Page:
Statistics on Burn Injuries

Burns are an unfortunate part of life.  A death injury from burns occurs every three hours in the US amounting to about 1.5 deaths from fire or burn injuries per 100,000 population or about 2.1 percent out of all fatal injuries in this country.  Most deaths are due to residential fires with an increased risk in young children, the geriatric population, those living in rural homes and those living in poverty.  Many burn injuries are catastrophic.

Nonfatal injuries are extremely common but hard to quantify.  It is estimated that there are about 9 out of every 100 population per year in the US with other governing bodies showing a much lower 1.3 percent rate among US citizens. 
 
In burn statistics, burn injuries are divided into:
  • Overall fire and burns
  • Fire and flame burns
  • Scald burns
  • Contact burns
  • Electrical burns
  • Chemical burns
Higher deaths occur with fires/flames than with contact with hot objects as well as with unintentional and violence related fires.  Women have a lesser incidence of getting burned but have a greater rate of overall death from burns.  There have been no significant changes in the statistics of burns in the last few decades with the exception of fewer male deaths.  The mean age of all treated burns in burn units is 32 years with 70 percent of them being males.
 
In one study by the National Burn Repository that listed burn statistics in the US from 2001-2010, 18 percent of burns occurred in the age group of 5 years and under while 12 percent occurred in those over the age of 60.  A total of 1.4 percent were suspected cases of abuse or assault and 1 percent were self-inflicted.  Less than a half percent were labelled arson.

Scald and fire flame injuries are most common and occur mostly in the home.  Scalds are most common in children under the age of five.  Electrical burns occur most often in industrial sites (43 percent) with 27 percent associated with the home.

Ninety percent of all burns are relatively minor and associated with burns involving less than 20 percent of the total body surface area.  Inhalation injuries are associated with 6.3 percent of burns, many requiring mechanical ventilation.  The average length of stay at a burn unit is 9-10 days—in effect, 9.6 days for survivors and 17.7 days for fatalities.  The cost of caring for burns is large: an average of $69 thousand dollars for survivors and $212 thousand dollars for non-survivors. This makes for a total US burn care cost of $75 billion, including the loss of productivity burn patients experience. 

The major risk factors for burns includes winter months, a lack of smoke alarms, substandard housing, unattended heating devices, careless smoking, alcohol and drug abuse, and playing with matches especially in male children.
Let’s take a look at the high risk populations:
  • Children.  This is especially true of children from Asian countries.  In the US, two children die of burn-related injuries each day.  Children under the age of five have almost all of the scald deaths in America.  This almost always happens from hot coffee or other hot foods and bathroom burns in the tub.  In kitchen injuries, the burns are often on the neck and head from scalding foods falling from a high surface. Other causes of burns include hair curlers, curling irons, room heaters, ovens, stoves, irons, gasoline and fireworks.  Electrical cords and extension cords make up a small number of these burns as well as burns from moving treadmills, exhaust pipes and barbecues.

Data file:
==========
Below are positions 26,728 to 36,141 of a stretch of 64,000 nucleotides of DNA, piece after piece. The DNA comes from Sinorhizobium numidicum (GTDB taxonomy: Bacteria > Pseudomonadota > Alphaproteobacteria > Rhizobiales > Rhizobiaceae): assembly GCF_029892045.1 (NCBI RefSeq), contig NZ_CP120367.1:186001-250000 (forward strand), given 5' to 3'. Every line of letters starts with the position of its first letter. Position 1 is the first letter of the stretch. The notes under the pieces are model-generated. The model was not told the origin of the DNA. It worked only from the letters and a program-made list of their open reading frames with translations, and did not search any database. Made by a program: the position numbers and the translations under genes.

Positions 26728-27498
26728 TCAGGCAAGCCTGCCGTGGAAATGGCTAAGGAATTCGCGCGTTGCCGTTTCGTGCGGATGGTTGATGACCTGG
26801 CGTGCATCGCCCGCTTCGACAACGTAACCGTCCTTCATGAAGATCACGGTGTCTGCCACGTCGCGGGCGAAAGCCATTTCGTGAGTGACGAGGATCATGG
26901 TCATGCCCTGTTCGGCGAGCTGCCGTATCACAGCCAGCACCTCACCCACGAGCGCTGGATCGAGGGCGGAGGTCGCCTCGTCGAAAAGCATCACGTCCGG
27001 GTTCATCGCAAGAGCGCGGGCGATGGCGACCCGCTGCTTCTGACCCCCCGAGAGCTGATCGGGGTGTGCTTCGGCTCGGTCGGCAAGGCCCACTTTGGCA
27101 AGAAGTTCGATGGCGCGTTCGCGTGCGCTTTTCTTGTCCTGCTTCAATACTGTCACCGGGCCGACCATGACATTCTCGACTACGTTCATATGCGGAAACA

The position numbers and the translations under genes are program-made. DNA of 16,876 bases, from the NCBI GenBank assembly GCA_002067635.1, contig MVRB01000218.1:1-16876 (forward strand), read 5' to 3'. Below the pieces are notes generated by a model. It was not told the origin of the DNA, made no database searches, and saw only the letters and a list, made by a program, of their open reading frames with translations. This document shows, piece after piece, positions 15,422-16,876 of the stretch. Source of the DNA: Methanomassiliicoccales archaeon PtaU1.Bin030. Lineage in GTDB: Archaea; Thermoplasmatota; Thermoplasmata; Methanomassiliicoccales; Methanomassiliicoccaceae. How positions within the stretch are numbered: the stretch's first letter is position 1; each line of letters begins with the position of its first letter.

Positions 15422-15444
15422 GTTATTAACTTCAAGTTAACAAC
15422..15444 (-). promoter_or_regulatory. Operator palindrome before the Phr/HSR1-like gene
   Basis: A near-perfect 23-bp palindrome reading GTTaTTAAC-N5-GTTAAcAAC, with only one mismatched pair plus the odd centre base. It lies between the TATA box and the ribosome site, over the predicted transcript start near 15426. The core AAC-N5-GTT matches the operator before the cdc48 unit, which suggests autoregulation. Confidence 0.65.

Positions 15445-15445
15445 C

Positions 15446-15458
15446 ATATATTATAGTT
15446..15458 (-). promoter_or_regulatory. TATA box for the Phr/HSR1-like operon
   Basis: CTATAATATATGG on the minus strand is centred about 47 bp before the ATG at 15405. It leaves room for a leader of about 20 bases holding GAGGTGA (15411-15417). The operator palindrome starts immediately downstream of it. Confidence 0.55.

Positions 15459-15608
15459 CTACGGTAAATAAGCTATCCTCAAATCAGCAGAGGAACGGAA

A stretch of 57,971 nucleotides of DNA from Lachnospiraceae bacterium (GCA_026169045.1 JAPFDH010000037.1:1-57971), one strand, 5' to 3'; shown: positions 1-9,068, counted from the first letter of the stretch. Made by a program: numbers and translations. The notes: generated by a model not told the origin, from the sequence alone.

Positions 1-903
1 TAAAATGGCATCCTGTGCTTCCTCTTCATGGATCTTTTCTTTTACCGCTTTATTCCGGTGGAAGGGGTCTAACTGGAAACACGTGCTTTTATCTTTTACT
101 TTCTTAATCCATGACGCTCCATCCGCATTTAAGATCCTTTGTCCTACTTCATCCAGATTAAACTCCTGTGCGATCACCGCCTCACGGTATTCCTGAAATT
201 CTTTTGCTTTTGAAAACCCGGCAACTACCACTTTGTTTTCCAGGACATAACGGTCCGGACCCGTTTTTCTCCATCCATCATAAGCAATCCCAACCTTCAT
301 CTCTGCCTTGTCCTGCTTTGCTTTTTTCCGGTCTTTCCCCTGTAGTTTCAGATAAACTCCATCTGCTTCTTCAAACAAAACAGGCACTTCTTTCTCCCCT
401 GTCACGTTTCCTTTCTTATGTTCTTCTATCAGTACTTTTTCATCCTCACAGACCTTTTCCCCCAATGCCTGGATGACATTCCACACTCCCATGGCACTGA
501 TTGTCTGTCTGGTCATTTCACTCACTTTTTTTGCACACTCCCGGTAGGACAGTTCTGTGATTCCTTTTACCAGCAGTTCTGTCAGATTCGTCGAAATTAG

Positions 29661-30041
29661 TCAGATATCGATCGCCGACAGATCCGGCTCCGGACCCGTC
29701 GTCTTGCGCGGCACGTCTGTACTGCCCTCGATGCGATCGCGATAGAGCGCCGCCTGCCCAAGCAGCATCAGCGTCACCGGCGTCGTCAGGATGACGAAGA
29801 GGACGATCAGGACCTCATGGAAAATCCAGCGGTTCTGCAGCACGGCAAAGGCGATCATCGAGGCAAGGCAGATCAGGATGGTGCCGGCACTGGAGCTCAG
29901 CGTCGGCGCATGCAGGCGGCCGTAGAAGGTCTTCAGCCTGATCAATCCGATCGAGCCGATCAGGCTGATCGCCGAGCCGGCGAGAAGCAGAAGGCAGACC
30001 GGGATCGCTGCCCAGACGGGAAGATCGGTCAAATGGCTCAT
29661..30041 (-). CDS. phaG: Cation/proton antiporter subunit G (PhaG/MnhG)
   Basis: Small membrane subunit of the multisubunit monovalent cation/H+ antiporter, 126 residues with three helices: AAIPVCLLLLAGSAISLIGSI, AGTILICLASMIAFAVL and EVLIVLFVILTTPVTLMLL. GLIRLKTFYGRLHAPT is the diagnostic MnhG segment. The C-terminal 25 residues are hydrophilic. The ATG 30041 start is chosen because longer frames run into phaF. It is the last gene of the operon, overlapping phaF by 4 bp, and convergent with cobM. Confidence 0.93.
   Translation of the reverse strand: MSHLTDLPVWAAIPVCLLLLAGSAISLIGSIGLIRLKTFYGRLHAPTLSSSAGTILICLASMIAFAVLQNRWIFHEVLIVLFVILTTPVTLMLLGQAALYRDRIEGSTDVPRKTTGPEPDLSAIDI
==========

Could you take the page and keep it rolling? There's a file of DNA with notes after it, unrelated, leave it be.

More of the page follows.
• The Elderly.  The elderly suffer from burns which increase as people age.  They have an even higher risk of burns than children.  Of these types of burns, 20 percent happen by scalds, 6 percent by electrical means, 2 percent are electrical and 6 percent are miscellaneous types of burns.  The majority suffers from some type of mobility or judgment issue or victims are impaired by drugs and alcohol.  Of 80 year olds, 32 percent are burned by scald injuries.  Thirty percent are burned by flames, 29 percent by contact burns and 7 percent by bath immersion injuries.  Seniors had twice the length of hospital stay with an extent of burn as depicted by the American Burn Association’s Burn Registry being about 9 percent.  Inhalation injuries affected 11 percent.  In one study, a group of elderly burn patients died at a rate of 8 percent.
  • The  disabled.  Due to the lack of mobility issues, the disabled are at higher risk of burn injuries.  They generally suffer from scalding burns at home and have hospital stays that last on average of 27 days.
  • Military personnel.  The extent of burns depends largely on the types of weapons used.  Burns are more common at sea.  In the Falkland Islands skirmish of 1982, 34 percent of all injuries on British naval ships were burns.  In recent years, more and better flame retardant garments and better fire extinguishing systems have reduced the number of burn injuries among this group of people. 

A serious burn is a catastrophe. Anyone who has a serious burn thru the negligence of another should contact an experienced catastrophic injury lawyer.

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